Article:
No, what really makes this album stand out are the lyrics, which are mainly focused on the death of inspiration as a result of his Heroin. SK was well aware of his predicament: his biographer Robert Dean Lurie writes that “Narcosis captured Steve at the tail end of his smack honeymoon: still reeling from the creating possibilities that his new drug of choice offered but also well aware of the darkness ahead.” (p. 221) And Kilbey himself noted that “I realized that this was the same path a lot of other low-life people… had taken. I was becoming that—and at the same time I could still stand back and see that I was. Yea, and seeing how it was going to end up.” So he was creatively inspired by and aware of his situation, and this is perfectly captured in “Somna” which lyrically and musically describes the allure of the drug. Next comes "Limbo" which powerfully describes the plight of those corrupt souls that are not evil enough to be truly punished (being a Pynchon-nerd, I read these as the preiterate in Gravity’s Rainbow – those foax who are neither beneath or below but merely cannon fodder in life’s game):
Jesus does not love you
Lucifer does not want your soul
Made a mistake—
No one will forgive you
The servants you love to dismiss
All will outlive you
The most fascinating words here are from “Fall in Love,” which is an  extremely repetitious song (perhaps to underscore the story?) but tell the story of a man slowly losing all of his passion:
I knew this man, he had some kind of fatal affliction.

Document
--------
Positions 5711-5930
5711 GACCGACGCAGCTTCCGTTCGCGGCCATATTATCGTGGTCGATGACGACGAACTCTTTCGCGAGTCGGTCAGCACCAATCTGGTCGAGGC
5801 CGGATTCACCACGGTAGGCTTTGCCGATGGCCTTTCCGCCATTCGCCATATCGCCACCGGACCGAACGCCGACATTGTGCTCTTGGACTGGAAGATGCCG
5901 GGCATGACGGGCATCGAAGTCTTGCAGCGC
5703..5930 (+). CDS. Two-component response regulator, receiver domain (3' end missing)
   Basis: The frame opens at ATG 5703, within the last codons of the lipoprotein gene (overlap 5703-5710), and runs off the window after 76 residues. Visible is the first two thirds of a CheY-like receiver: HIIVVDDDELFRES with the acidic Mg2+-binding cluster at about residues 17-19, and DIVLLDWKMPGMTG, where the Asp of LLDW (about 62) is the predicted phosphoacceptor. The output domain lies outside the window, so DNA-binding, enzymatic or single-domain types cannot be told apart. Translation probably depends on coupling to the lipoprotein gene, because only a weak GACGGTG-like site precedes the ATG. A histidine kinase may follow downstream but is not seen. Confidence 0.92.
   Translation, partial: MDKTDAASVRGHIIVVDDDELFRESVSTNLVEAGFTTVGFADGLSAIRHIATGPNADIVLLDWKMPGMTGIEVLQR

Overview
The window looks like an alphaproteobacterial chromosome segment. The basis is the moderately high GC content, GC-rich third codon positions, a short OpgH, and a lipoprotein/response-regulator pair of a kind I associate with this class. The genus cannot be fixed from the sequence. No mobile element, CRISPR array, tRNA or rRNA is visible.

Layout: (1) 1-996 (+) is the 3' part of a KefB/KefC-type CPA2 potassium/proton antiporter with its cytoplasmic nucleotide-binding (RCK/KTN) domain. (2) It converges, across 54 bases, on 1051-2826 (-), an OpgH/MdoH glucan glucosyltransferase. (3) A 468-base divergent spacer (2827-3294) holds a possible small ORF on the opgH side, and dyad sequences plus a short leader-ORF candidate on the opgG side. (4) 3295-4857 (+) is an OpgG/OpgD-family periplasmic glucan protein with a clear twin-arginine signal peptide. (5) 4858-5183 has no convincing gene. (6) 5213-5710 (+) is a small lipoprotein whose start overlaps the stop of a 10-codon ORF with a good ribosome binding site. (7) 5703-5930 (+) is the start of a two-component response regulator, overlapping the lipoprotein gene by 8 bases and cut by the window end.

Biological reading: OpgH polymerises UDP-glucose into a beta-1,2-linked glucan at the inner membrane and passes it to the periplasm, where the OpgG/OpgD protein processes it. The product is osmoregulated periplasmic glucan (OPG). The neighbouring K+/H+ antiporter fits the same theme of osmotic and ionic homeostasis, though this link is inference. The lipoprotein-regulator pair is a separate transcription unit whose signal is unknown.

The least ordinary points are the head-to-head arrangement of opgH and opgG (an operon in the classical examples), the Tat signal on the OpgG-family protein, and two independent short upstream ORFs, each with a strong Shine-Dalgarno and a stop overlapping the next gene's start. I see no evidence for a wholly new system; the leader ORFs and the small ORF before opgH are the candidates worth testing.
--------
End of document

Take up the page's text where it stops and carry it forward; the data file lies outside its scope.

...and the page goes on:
Each day, a tiny particle, a small drop of his soul, leaked or escaped into the air,
out beyond the insipid gray sky and into dead space. ...
Who can describe the agony of this gradual soul depletion?...
Eventually he could derive pleasure from nothing,
the most lurid pornography or the most holy scriptures
failed to arouse him from his stupor, his boredom.
Unfortunately, in truly perverse SK fashion, he drowned out these lyrics in double-tracked talk-speak, making them extremely hard to understand. Yet another “what if” moment in the man’s career!

The album closes with SK reading, Rimbaud’s  "Night In Hell" (part of the larger A Season In Hell) over some freaky ambient sounds.  And with this, SK’s uneven Narcosis draws to a close. It would be another ten years until SK was able to kick the smack and find the inspiration into the studio by himself to record Dabble.

(This post is one of a series of reviews of all of SK’s solo albums included in the monsters n mirages box set. Previous post: Remindlessness. Next up: 2001’s Dabble.)